James M. Lawson, former president of the Southern Christian Leadership Conference and lifelong nonviolent activist, spoke on nonviolence and the war on terrorism at the Divinity School on Wednesday.
Lawson encouraged students to revive the anti-war movements of their parents' generation.
"Nothing matches the effort of the '50s and '60s," Lawson said. According to Lawson, Martin Luther King Jr., known for his pioneering role in the non-violent struggle for civil rights, was also opposed American involvement in Vietnam.
Lawson also defended the non-violent movement against accusations of appeasement. "Non-violence is not about acquiescence to wrong," Lawson said. "It is about engaging the wrong."
Lawson criticized Americans for seeking a violent solution to the terrorist attacks on the World Trade Center. He noted that the United Kingdom did not bomb Ireland in retaliation for the IRA bombings in London. "Britain did not bomb Belfast or Boston, where a lot of [the IRA's] money was coming from." Lawson said. "You can bomb the world to pieces, but you cannot bomb the world into peace."
Lawson denounced the current administration for its role in shaping American policy. "Their view of life is as totalitarian as any totalitarian regime of the 20th century," Lawson said. "[They] are convinced that white male domination is a divine act."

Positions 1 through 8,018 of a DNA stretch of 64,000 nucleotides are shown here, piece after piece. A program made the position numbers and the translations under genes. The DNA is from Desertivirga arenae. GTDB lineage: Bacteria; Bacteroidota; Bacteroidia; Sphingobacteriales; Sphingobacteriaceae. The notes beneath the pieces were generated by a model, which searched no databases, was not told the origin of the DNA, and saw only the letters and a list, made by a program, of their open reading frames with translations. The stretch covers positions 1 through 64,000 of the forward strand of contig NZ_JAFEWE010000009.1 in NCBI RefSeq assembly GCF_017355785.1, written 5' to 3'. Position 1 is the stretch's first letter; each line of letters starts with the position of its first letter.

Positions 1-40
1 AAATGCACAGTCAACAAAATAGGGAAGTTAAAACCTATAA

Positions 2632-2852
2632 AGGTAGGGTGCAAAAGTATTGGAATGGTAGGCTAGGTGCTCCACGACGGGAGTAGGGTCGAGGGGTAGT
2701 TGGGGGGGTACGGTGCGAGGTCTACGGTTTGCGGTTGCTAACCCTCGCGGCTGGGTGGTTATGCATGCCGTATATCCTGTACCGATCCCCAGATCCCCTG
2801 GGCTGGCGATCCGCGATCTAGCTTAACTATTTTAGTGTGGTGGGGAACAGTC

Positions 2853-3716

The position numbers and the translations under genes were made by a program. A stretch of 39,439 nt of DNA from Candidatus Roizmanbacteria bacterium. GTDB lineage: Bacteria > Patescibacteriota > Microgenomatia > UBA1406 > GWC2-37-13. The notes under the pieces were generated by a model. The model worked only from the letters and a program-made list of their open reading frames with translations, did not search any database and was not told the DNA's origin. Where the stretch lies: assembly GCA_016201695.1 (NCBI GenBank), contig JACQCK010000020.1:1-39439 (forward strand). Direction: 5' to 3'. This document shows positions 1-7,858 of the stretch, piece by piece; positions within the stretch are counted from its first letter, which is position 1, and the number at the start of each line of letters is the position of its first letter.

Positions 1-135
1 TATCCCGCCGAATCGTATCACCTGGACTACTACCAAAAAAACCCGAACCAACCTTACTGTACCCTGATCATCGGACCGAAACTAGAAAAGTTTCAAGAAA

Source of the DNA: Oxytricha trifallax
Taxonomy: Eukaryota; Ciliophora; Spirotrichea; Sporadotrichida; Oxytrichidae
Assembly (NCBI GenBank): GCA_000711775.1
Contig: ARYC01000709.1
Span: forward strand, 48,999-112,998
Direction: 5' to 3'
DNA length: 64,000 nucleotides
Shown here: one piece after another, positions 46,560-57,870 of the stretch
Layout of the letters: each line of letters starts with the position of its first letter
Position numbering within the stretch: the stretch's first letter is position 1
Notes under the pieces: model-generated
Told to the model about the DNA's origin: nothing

Lawson emphasized the importance of the United Nations and the International Tribunal, which he said had been undermined by the United States. "We broke international law with the war on terror. We broke the U.N. Charter," Lawson said. "The U.N. has been stymied by the U.S."
Lawson called upon students to reject the war on terrorism and turn to religion for strength in resisting violence. "The Western ethos is addicted to violence, so the move to non-violence is really a faith posture," Dawson said. "War and violence are always sinful, tragic, and evil. We will either end war or end the human race. The choice is now between non-violence and non-existence."
Lawson also discussed the living wage movement, globalization, and the war on drugs.
Students had mixed reactions to the lecture. "He's a passionate man with the highest intentions," said Alex Gloss, a first-year who attended the lecture, "Yet, I cannot always justify in a macro-cosmic way the realities he presents."
"I had some disagreements with some of his examples; they were a little ambiguous," said Samantha Iyer, a second-year student and a member of Students for Peaceful Justice (SPJ). "Still, I think he's a powerful speaker."
Lawson's lecture was co-sponsored by Rockefeller Memorial Chapel, the Coordinating Council on Minority Issues, SPJ, the Human Rights Program, and the University of Chicago Service Center.